DfE’s new Teacher Recruitment and Retention Strategy: Redemption for the teaching profession?

Recent recruitment and retention statistics present the teaching profession as a profession in crisis. It is estimated that, in 2017, nearly 35,000 teachers left the profession for reasons other than retirement, with four in 10 teachers leaving within their first year of qualification[1].

The Education Support Partnership (2017), highlighted that pressures of workload and a lack of work-life balance were the two top cited reasons for teacher attrition. Most worryingly, the Office for National Statistics (2017) reports that suicide rates among primary school teachers in England is now nearly double the national average.

A proposed panacea for this deepening crisis has been launched in the guise of the Department for Education’s Teacher Recruitment and Retention Strategy, which seeks to address four key barriers.

Barrier 1: The wider context in which headteachers operate can create pressure that leads to excessive workload that distracts teachers from teaching.

There is no doubt that leadership will be key in overcoming this barrier to recruitment and retention. Leaders have a responsibility to implement reforms that readdress the work-life balance of their staff, not to add to it out of a misguided belief that behaviour such as staying on the school site until 6pm every day, or taking 120+ books home every night to mark will improve their next Ofsted rating. Such behaviours do not define teacher effectiveness nor do they guarantee pupil progress, but are a sure fire way to perpetuate stress in an already beleaguered profession.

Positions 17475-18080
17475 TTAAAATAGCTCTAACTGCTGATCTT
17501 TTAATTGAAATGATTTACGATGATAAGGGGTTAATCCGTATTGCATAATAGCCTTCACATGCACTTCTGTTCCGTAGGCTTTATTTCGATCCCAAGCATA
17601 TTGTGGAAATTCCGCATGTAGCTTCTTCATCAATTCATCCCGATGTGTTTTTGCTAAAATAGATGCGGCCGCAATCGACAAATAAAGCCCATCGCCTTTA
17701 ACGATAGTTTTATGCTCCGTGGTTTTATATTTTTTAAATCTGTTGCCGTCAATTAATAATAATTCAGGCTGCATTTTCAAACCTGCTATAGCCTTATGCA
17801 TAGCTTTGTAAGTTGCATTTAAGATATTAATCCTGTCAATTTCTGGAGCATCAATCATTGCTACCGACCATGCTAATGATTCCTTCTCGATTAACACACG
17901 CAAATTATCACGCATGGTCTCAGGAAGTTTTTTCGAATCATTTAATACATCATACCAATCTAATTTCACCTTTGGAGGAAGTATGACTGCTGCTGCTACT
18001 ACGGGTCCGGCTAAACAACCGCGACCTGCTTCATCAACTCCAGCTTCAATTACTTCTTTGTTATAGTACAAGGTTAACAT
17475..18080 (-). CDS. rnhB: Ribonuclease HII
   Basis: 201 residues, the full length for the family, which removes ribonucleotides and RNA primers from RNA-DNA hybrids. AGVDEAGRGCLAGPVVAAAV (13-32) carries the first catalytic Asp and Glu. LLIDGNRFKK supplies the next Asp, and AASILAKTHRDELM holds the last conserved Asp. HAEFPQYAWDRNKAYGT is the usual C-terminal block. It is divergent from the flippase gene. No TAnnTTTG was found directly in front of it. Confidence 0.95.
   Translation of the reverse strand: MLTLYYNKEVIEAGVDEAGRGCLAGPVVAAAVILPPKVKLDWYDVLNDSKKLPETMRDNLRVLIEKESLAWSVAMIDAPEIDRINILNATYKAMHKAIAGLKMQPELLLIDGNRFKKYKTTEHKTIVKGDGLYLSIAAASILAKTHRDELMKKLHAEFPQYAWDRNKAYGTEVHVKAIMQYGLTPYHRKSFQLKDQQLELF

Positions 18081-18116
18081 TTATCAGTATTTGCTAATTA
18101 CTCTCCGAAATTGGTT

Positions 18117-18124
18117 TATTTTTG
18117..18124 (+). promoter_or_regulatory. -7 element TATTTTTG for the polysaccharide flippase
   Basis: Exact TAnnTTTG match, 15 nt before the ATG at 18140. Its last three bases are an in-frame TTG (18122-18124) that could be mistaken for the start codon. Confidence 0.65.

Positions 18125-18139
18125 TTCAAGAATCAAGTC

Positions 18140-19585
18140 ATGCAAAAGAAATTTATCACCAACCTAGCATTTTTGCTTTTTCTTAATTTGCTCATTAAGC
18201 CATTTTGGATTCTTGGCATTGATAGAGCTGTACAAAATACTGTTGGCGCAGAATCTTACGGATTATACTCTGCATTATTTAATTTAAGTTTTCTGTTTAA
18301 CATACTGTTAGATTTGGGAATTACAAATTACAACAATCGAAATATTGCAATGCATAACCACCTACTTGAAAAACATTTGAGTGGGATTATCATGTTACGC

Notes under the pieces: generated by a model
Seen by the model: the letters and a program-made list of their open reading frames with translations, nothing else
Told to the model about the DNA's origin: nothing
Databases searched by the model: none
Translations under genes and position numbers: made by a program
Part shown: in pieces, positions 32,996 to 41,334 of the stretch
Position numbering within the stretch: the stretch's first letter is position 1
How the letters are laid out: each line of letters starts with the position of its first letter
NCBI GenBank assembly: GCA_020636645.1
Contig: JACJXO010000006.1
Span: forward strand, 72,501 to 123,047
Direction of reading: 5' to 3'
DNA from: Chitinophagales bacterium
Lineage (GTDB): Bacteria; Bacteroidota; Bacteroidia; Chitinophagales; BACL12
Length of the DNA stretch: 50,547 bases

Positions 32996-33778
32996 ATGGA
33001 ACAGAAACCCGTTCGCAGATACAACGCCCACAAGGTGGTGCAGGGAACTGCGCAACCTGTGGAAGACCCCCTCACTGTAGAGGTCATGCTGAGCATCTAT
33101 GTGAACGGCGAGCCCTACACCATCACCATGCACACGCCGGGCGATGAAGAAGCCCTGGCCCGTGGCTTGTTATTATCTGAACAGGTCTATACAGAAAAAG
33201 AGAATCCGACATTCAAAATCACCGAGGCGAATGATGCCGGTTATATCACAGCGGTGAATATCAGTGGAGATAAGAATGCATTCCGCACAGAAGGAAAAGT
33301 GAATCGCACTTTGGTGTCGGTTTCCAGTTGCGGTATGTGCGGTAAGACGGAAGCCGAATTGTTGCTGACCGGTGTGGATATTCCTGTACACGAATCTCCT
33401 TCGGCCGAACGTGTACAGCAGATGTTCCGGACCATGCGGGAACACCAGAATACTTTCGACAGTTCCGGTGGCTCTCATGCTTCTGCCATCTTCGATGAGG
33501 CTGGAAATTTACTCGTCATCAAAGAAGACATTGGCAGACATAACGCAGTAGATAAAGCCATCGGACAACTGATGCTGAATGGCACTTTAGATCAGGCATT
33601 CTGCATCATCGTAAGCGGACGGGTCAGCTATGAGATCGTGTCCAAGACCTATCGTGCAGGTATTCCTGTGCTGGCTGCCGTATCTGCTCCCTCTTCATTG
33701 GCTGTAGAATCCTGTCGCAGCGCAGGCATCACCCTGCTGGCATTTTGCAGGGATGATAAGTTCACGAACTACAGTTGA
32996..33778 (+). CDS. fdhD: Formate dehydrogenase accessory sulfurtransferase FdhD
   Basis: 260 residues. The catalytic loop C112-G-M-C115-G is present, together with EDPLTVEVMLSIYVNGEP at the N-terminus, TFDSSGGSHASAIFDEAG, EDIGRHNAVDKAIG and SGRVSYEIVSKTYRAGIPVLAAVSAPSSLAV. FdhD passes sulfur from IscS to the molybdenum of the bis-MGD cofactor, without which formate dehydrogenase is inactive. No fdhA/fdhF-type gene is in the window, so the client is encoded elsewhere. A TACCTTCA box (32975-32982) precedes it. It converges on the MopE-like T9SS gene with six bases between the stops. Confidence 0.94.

Barrier 2: Not enough early career teachers receive the high quality support they need to build the foundation for a successful career.

Learning to teach is a life-long process. While key content can be covered in year-long training programmes, it is when you have gained your own class that you really start to develop as a teaching profession. For many NQTs, the quality of the support they have received throughout their first year has been variable and, for some, poor. The move to a two-year framework throughout which quality mentoring, CPD, and funded non-contact time, is key to the success of this strategy.

Embedded within the aims to address this barrier is the implementation of staggered bursaries. These may be viewed as a positive response to reduce the number of ‘bursary tourists’ – those individuals having what is tantamount to a financial fling, using pupils as stepping stones out of debt accrued as a student.

These historical quick fix financial incentives in the form of golden handshakes for shortage subjects have thus far proven largely unsuccessful as the panacea for the recruitment and retention crisis. The introduction of staggered bursaries does shift the focus from recruitment to retention, which should be applauded, however these bursaries remain to be secondary and subject focused. Is this just the case of again throwing money at the problem without addressing the underlying issues?